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Obama talks about Kendrick Lamar, naming an element after himself

In a follow up to his State of the Union address earlier this week, President Obama on Friday sat down with three YouTube "stars" to answer questions from an Internet audience. He discussed a range of questions on serious subjects -- like national security and gun control -- to lighthearted matters like rap battles and Star Wars.

The president first sat down with Adande Thorne (aka sWooZie), a professional gamer, animator, and film enthusiast with more than 3.7 million subscribers on YouTube. Swoozie asked him whether Drake or Kendrick Lamar would win in a rap battle. Mr. Obama said Drake is an "outstanding entertainer," but gave the honors to Lamar. "Kendrick, his lyrics, his last album was outstanding -- best album last year."

Asked what Star Wars character he'd choose to be, Mr. Obama named Han Solo.

Swoozie broached serious issues with the president, including holding law enforcement accountable for abuse of power, gun control and countering terrorists' online messaging. Swoozie charged that "we're getting our butts kicked by these terrorists online," and Mr. Obama acknowledged, "We have to get up to speed" when it comes to countering extremist views on new media. He pointed out his administration has stood up a new interagency task force that will work with the private sector and content providers on that issue.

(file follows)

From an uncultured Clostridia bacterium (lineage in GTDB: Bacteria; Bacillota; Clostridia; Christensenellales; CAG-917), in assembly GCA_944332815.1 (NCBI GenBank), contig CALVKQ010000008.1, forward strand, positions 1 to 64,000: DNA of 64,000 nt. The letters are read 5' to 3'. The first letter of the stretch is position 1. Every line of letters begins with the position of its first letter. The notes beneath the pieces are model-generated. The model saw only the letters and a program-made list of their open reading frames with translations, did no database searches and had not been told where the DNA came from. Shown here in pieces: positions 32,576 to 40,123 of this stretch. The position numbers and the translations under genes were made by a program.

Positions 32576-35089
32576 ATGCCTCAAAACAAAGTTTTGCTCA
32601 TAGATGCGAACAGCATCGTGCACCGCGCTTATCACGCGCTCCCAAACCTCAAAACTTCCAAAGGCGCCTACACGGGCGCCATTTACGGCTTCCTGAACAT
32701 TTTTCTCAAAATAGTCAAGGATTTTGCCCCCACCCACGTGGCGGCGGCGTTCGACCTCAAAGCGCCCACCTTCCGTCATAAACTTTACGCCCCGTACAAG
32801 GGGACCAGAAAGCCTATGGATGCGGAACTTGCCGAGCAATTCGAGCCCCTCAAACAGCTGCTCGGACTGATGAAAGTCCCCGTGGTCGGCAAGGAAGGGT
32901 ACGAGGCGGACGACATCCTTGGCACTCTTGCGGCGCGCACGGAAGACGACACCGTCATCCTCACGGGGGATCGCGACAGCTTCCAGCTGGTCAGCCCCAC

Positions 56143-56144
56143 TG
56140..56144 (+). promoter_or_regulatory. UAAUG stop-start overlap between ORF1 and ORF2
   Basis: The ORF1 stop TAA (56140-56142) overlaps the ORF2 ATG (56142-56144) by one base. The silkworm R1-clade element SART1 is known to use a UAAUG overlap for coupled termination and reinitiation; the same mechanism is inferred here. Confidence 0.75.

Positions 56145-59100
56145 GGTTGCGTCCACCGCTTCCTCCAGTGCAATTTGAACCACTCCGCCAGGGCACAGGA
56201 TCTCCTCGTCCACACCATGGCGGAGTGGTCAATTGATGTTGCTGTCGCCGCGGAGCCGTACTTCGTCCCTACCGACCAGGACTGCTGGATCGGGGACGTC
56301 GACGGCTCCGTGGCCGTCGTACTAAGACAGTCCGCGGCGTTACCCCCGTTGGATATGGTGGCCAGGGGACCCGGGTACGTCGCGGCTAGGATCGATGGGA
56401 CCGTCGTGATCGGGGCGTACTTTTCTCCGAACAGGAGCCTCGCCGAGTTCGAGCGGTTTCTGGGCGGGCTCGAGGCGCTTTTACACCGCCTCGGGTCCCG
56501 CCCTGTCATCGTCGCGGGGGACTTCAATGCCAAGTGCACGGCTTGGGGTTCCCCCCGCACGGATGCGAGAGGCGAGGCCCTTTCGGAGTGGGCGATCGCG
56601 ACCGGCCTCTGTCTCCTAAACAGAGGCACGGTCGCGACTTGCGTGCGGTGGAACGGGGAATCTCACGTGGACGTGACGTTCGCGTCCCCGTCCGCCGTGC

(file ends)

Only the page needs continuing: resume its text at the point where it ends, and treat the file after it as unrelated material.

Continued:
"I think we're starting to make progress on that front," he said.

Next, Mr. Obama spoke with Destin Sandlin, an engineer with 3.5 million subscribers to his educational YouTube channel, "Smarter Every Day." Asked whether it's still possible to pursue major infrastructure projects like the Hoover Dam, President Obama said such endeavors require "a common vision." The president said the U.S. should be working on creating a "smart grid" for transferring energy.

Mr. Obama was also asked to describe the characteristics of a theoretical element named after him.

"I would want it to be stable," he said. "I would want it to be a catalyst but one that didn't get too hot or too cold... Hopefully it would be one that was useful to humanity... [and] wasn't just some shiny object."

Lastly, Mr. Obama spoke with Ingrid Nilsen, a lifestyle creator with 4.9 million YouTube subscribers who is passionate about LGBT issues. Nilsen asked the president to share an item that's meaningful to him. He brought a variety of items that he's received as gifts over the course of his political career. They included rosary beads he received from Pope Francis and a "lucky" poker chip he received on the campaign trail in Iowa in 2007 from a biker. "He was bald, had a handlebar mustache, and a bunch of tats," Mr. Obama said.

The president said he has a "whole bowl full" of small gifts like these.

"I'll pick out a few things I just stick in my pocket to remind me of the all the people I've met along the way and the stories they told me... how much they've invested in me," he said. "If I feel tired, if I feel discouraged, I reach into my pocket and say, 'yeah, that's something I can overcome' because somebody gave me this privilege" of being president.